LONDON -- Stocks were flat-footed Thursday as investors awaited the next batch of U.S. corporate earnings to see if there's further momentum to the rally that has pushed many indexes to multi-year highs.
The markets have stalled over the past few days as investors move on from the relief generated by a budget deal in the U.S. and signs of progress in Europe's battle to contain its debt crisis.
Many market watchers think the quarterly U.S. corporate earnings reporting season could help provide direction.
"With a number of companies due to report before the opening bell in the U.S., with a particular focus on Bank of America and Citigroup, we should see trading activity pick up," said Craig Erlam, market analyst at Alpari. "There'll be a lot of attention on these two earnings reports in particular following the strong results from Goldman Sachs and JP Morgan yesterday."
Ahead of those releases, there was a lack of direction in Europe. Though the CAC-40 in France was 0.5 percent higher at 3,726, Germany's DAX was 0.3 percent lower at 7,671. The FTSE 100 index of leading British shares was down too, a modest 0.1 percent at 6,097.
Wall Street was poised for a subdued opening with both Dow futures and the broader S&P 500 futures 0.1 percent lower. How they open could hinge on the earnings reports, as well as developments related to Boeing Co., whose Dreamliner plane was grounded around the world because of technical glitches. Shares in the company fell 3 percent on Wednesday.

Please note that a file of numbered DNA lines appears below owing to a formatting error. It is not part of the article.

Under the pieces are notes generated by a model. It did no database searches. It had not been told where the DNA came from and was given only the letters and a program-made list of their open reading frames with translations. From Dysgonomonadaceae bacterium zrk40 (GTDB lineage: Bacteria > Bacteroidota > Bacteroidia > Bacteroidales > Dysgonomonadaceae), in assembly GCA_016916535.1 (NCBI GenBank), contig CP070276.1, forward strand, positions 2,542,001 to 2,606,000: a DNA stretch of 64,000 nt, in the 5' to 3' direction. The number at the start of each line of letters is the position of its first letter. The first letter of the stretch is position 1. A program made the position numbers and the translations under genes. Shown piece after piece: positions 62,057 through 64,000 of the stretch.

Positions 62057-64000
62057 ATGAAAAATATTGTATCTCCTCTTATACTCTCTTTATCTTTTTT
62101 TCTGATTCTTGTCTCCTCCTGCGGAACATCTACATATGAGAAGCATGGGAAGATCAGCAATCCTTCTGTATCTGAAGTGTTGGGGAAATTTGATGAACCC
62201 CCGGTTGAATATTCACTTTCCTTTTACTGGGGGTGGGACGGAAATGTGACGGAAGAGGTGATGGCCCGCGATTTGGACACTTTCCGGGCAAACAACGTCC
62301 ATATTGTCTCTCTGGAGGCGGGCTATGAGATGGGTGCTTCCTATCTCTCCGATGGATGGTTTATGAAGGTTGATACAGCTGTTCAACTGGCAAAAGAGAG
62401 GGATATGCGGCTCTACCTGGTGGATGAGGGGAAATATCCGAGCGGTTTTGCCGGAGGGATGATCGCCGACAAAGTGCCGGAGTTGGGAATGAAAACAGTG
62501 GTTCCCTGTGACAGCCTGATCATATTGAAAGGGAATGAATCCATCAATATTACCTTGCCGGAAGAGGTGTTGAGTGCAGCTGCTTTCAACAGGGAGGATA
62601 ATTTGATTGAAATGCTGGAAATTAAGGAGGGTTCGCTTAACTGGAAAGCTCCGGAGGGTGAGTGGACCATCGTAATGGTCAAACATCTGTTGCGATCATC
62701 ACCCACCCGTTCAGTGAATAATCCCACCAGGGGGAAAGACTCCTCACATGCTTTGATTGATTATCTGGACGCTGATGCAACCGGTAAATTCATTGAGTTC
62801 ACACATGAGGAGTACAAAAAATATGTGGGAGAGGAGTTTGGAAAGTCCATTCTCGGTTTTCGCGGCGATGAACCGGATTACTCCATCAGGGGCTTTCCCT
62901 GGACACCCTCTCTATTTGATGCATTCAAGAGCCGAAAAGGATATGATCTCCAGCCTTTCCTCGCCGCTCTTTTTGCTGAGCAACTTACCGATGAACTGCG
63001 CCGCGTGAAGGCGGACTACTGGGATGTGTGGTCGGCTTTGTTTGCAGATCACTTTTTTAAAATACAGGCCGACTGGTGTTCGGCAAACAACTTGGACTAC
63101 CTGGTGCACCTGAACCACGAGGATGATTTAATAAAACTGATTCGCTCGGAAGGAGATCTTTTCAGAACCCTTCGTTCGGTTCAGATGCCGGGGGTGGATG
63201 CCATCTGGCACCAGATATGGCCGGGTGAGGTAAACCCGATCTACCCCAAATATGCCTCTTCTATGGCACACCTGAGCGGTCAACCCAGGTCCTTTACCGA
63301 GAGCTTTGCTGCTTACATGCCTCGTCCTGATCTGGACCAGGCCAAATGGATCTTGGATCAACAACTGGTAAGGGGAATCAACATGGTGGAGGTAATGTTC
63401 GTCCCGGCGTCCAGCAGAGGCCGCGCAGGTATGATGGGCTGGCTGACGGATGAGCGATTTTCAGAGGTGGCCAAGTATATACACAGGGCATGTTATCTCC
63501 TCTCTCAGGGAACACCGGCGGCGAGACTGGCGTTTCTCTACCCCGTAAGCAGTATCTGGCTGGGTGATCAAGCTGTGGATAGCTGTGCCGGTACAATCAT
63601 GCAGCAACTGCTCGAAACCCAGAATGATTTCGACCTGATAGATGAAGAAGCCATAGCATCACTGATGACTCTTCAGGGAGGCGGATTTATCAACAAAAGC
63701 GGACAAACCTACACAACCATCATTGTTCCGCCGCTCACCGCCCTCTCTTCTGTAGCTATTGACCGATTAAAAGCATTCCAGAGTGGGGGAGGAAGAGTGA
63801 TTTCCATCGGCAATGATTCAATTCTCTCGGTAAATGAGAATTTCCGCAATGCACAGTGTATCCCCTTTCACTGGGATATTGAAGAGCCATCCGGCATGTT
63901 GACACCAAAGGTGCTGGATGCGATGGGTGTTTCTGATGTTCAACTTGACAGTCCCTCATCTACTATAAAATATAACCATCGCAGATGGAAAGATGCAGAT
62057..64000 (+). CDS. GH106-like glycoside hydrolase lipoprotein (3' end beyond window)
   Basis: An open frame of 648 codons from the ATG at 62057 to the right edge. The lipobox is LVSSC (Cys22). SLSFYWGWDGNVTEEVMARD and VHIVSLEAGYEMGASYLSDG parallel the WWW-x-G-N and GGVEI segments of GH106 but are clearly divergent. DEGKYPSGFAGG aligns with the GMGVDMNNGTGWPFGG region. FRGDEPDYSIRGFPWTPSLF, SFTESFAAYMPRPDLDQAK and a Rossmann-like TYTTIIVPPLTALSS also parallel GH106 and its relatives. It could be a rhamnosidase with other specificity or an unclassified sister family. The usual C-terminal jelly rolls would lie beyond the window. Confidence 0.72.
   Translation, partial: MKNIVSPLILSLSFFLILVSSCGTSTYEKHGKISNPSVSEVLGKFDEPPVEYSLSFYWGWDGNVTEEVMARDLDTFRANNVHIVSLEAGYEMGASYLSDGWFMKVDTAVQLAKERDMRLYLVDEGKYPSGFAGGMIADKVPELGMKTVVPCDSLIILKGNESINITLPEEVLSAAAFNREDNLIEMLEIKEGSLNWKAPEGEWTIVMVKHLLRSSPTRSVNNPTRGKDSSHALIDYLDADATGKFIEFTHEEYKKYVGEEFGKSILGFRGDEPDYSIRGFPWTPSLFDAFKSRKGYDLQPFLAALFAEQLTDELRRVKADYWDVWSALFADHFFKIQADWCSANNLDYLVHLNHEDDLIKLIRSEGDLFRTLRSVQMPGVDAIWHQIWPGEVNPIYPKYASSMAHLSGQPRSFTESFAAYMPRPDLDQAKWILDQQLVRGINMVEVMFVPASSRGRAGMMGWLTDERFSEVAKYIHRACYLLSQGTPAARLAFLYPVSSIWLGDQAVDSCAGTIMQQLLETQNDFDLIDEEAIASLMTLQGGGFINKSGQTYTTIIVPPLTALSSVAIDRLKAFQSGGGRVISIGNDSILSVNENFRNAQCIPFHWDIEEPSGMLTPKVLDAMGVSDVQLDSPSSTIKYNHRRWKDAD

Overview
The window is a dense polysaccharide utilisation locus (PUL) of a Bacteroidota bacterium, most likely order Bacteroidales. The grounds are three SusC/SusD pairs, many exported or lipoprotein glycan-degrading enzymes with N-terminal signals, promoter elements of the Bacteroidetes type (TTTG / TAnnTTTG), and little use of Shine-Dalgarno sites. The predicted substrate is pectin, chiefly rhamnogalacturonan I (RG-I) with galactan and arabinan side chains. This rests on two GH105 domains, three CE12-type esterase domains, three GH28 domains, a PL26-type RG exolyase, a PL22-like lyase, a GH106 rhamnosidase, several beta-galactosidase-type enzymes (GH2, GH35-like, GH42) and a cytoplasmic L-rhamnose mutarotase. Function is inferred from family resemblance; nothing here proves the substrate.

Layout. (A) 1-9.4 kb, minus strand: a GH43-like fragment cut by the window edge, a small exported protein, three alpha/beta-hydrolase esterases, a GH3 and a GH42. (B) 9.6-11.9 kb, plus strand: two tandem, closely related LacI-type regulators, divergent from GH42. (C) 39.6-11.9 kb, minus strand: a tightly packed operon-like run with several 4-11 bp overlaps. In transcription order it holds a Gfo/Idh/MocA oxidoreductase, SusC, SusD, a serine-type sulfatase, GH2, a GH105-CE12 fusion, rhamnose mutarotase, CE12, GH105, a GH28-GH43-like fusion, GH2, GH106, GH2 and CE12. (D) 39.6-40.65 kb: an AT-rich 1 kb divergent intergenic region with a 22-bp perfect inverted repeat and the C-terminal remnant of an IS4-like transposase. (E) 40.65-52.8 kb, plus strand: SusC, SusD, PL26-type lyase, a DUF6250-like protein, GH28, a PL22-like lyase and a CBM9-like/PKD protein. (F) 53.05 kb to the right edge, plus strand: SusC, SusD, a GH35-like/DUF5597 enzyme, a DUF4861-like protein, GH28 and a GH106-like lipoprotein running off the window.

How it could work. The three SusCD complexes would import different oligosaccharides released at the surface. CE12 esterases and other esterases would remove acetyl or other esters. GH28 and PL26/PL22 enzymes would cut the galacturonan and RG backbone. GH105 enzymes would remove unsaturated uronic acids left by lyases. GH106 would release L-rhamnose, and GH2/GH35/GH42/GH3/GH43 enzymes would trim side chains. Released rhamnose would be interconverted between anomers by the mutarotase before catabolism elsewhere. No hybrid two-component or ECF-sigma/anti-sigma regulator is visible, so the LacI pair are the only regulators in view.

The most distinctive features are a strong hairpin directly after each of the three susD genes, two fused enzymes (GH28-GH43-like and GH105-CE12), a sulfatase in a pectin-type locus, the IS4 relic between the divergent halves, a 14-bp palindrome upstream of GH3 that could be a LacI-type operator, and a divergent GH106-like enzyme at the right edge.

"Given it represents 4.2 percent of the Dow index, any further selling here will certainly have the potential to move the broader market," said Fawad Razaqzada, market strategist at GFT Markets.
Investors will also focus on a number of key U.S. economic releases ahead, including weekly jobless claims figures as well as December building permits.
The outlook for the U.S. economy, the world's largest, remains a key driver for markets amid signs that the Federal Reserve is growing more confident about the recovery.
On Wednesday, the Fed's regional assessment, the so-called Beige Book, found all 12 districts reporting "modest or moderate" growth in the final weeks of 2012 despite uncertainty over whether the White House and Congress could agree on a package of measures to avoid automatic tax rises and spending cuts at the start of this year. A last-minute deal was achieved, helping market sentiment in the first couple of weeks of 2013.
However, another looming battle over raising the U.S. debt ceiling is on the cards and that's contributed to this week's subdued market performance.
Worries that a deal to raise the ceiling will drag on are dogging the dollar. The euro was up a further 0.6 percent at $1.3362.
Earlier in Asia, Japan's Nikkei 225 index swung between gains and losses before closing nearly 0.1 percent higher at 10,609.64. On Wednesday, the Nikkei slid around 2.6 percent after investors interpreted comments from economy minister Akira Amari as suggesting he was concerned over the sharp fall in the yen in recent weeks.
"That misunderstanding has been cleared up by Amari, who clarified that he meant that the yen is still in the process of correcting back into line with fundamentals," said Lee Hardman, currency analyst at the Bank of Tokyo-Mitsubishi UFJ.
The impact of his comments on the yen was short-lived, with the dollar up 0.9 percent at 89.35 yen on Thursday.
South Korea's Kospi fell almost 0.2 percent to 1,974.27 while Hong Kong's Hang Seng changed direction after posting morning gains, slipping 0.1 percent to 23,339.76. Mainland China's Shanghai Composite Index fell 1.1 percent to 2,284.91 ahead of Friday's economic growth figures, which could provide broader direction across markets on the last day of the week.
Oil prices were steady, with the benchmark New York rate up 14 cents at $94.38 per barrel in electronic trading on the New York Mercantile Exchange.